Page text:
Second, the Court held that the Fiduciary Rule was not a reasonable interpretation of existing law and thus failed to comply with the Administrative Procedures Act and controlling Supreme Court precedent. In particular, the Court found that the DOL’s insistence (in the BICE) that people providing services to IRAs sign a contract in which they admit that they are fiduciaries and can be sued as such to be an improper expansion of DOL authority over IRAs. Although IRAs and IRA fiduciaries are subject to prohibited transaction rules just as ERISA plans are, they are not, under ERISA or the Internal Revenue Code, subject to the same fiduciary standards or litigation risk. The Fifth Circuit found that the DOL’s attempts to create these rights of contract and lawsuit to be improper, arbitrary and capricious. Additionally, the Court found the DOL to have acted unreasonably because the Fiduciary Rule ignores or conflicts with the 2010 Dodd-Frank Act. That Act empowers the SEC to develop standards regulating brokers who provide personalized advice to retail customers and forbids the SEC from eliminating commissions or other standard broker compensation. Moreover, the Dodd-Frank Act provides that states would regulate fixed indexed annuities. In contrast, the Fiduciary Rule greatly restricts the use of fixed indexed annuities for retirement accounts.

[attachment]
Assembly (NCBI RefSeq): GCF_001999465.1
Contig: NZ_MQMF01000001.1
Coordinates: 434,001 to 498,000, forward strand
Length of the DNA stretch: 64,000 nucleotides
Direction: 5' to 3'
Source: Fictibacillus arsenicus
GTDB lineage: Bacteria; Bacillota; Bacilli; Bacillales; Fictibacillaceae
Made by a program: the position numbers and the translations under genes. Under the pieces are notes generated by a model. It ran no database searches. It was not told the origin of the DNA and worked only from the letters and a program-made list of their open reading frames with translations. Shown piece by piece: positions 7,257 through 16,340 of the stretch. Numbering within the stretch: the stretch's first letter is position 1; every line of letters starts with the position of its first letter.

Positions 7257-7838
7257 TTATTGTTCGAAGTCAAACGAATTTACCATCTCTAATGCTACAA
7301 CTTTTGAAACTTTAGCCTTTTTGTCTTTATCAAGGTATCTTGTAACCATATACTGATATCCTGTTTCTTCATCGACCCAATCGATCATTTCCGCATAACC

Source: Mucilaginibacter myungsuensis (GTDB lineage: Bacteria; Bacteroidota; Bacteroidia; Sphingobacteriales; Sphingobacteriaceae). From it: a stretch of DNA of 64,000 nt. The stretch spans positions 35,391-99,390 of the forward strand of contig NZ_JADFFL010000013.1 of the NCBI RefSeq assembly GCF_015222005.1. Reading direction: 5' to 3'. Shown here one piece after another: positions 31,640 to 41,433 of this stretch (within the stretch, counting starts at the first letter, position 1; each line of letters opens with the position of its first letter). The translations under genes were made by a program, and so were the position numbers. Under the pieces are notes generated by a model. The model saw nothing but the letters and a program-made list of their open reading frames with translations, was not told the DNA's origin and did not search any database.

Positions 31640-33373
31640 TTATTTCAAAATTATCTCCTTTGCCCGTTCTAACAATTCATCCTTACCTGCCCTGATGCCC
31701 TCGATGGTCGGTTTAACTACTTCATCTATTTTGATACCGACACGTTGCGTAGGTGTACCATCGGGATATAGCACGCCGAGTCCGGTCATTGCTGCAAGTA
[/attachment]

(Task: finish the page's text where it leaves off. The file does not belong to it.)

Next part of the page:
In short, the Fifth Circuit found that the DOL had overstepped its statutory and regulatory authority in promulgating the Fiduciary Rule. However, the Chief Judge of the Fifth Circuit dissented. That Judge found that both the Court and the trade groups had improperly construed “valid agency action that demonstrates an expansive-but-permissible shift in DOL policy as falling outside the statutory bounds of regulatory authority.” The dissenting Judge also found that the majority had accepted the trade group’s erroneous characterizations of the Fiduciary Rule. The dissenting judge found that the DOL acted within its authority in finalizing the Fiduciary Rule.
The Impact of The Fifth Circuit Decision – Law
Although the Fifth Circuit’s decision is important and potentially game-changing, it is difficult to predict immediate or short-term responses. Currently, we understand that there is a 14-day stay in effect. The Fifth Circuit could extend the stay, particularly if the DOL appeals to the Fifth Circuit en banc and the Fifth Circuit agrees to hear an appeal en banc. If the Fifth Circuit does not extend the stay, then the Fiduciary Rule is vacated in the Fifth Circuit, which includes Texas, Louisiana, and Mississippi.
One thing that is certain: there will be further legal challenges as other courts have rejected challenges to the Fiduciary Rule. Notably, two days before the Fifth Circuit decision, the Tenth Circuit (covering Kansas, Oklahoma, Colorado, Wyoming, Utah, and New Mexico) issued an opinion upholding the Fiduciary Rule in a challenge involving fixed indexed annuities, ruling that the DOL acted well within its authority. In effect, the Fiduciary Rule is vacated (or soon to be vacated) in three states, but remains in effect in the rest of the country. This make it more likely that the Supreme Court will hear the case (either because the DOL appeals the Fifth Circuit ruling to the Supreme Court or others challenge the Tenth Circuit or other decisions in light of the Fifth Circuit decision).